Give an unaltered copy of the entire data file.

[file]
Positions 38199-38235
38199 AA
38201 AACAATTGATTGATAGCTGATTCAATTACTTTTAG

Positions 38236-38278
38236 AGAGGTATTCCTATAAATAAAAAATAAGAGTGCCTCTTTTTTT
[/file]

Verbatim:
Positions 38199-38235
38199 AA
38201 AACAATTGATTGATAGCTGATTCAATTACTTTTAG

Positions 38236-38278
38236 AGAGGTATTCCTATAAATAAAAAATAAGAGTGCCTCTTTTTTT